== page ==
Not fully engaged: Includes people who, in the survey reference week, were neither studying or working, were working part time (and not studying), or were studying part time (and not working).

Level of highest educational attainment: Level of highest educational attainment identifies the highest achievement a person has attained in any area of study. It is a measure based on information from a person's highest year of school completed and the level of any non-school qualifications that have been completed. Certificate I, II, and 'Certificate not further defined' are included in the below Year 12 attainment category.

Formal learning: Structured, taught learning that takes place in institutions and organisations and leads to a recognised qualification issued by a relevant body. A learning activity is formal if it leads to a learning achievement that is possible to position within the Australian Qualifications Framework (AQF) and includes workplace training if such training results in a qualification.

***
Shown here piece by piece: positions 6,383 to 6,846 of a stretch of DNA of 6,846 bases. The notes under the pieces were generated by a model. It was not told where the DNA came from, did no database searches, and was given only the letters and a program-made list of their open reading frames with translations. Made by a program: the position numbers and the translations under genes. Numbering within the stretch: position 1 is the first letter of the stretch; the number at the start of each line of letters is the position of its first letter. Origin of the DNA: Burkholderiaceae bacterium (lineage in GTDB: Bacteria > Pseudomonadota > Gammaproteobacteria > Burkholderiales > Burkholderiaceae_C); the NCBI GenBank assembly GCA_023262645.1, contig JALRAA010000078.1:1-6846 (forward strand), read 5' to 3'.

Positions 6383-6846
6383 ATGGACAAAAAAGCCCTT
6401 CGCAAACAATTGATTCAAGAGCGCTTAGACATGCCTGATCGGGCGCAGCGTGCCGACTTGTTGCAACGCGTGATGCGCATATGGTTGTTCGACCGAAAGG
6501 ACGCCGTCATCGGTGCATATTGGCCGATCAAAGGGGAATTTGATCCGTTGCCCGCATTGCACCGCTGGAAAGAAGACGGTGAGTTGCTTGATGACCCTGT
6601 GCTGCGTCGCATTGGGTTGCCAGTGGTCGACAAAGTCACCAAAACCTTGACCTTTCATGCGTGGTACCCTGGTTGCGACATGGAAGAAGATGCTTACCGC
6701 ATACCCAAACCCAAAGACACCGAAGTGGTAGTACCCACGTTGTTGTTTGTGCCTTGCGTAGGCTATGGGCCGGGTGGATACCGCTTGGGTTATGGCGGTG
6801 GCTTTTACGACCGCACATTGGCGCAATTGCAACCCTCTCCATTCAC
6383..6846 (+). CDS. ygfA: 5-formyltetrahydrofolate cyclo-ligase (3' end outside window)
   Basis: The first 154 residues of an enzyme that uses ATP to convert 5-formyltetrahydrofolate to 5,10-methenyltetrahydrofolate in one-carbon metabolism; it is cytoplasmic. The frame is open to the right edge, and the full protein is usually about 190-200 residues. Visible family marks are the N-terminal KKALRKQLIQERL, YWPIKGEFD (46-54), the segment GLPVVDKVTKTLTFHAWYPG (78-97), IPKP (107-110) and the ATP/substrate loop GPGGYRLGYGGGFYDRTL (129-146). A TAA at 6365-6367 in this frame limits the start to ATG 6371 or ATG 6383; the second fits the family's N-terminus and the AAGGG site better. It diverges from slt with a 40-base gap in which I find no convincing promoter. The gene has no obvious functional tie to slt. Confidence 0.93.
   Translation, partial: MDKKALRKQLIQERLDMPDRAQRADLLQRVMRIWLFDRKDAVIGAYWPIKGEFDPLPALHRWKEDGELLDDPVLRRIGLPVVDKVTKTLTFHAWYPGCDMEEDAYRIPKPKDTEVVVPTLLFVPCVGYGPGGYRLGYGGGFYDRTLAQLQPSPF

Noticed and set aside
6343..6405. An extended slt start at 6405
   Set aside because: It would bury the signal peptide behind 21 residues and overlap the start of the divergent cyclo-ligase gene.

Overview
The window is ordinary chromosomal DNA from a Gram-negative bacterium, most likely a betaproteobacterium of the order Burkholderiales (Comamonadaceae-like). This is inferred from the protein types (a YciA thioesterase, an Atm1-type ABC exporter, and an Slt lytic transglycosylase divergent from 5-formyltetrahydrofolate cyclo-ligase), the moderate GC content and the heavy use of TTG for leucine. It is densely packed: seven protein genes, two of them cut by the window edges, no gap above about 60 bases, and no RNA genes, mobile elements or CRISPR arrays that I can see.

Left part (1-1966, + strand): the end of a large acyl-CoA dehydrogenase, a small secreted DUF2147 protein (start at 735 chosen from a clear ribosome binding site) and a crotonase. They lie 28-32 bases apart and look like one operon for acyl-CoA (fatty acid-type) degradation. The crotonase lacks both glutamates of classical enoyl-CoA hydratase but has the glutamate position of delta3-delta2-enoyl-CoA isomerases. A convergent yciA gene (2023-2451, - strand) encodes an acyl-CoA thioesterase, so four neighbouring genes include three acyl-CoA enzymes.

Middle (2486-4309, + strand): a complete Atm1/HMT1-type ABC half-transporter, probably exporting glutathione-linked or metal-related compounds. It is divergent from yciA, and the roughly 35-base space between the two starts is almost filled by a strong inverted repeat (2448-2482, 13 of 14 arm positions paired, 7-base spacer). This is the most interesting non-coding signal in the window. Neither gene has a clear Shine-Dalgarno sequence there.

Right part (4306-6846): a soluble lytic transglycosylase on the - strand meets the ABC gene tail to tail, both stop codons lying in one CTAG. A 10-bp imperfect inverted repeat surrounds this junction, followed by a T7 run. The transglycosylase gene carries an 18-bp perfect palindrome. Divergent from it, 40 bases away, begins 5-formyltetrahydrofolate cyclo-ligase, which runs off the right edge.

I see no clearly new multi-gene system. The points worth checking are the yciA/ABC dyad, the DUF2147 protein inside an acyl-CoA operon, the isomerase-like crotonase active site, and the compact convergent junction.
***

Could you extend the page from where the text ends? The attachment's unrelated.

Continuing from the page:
Non-formal learning: Structured, taught learning which differs from formal learning in that it does not lead to a qualification within the AQF. It includes non-accredited workplace training, that is, training that does not lead to a recognised qualification. Non-formal learning includes adult education courses (such as introduction to computing), hobby and recreational courses, personal enrichment courses (such as public speaking), first aid courses, bridging courses, statements of attainment and work related courses.

Work related training: Non-formal courses where the main purpose for participating in the learning is for one of the following: to get a job, to get a different job or promotion, it was a requirement of their job, wanted extra skills for their job, to start own business, to develop existing business or to try for a different career.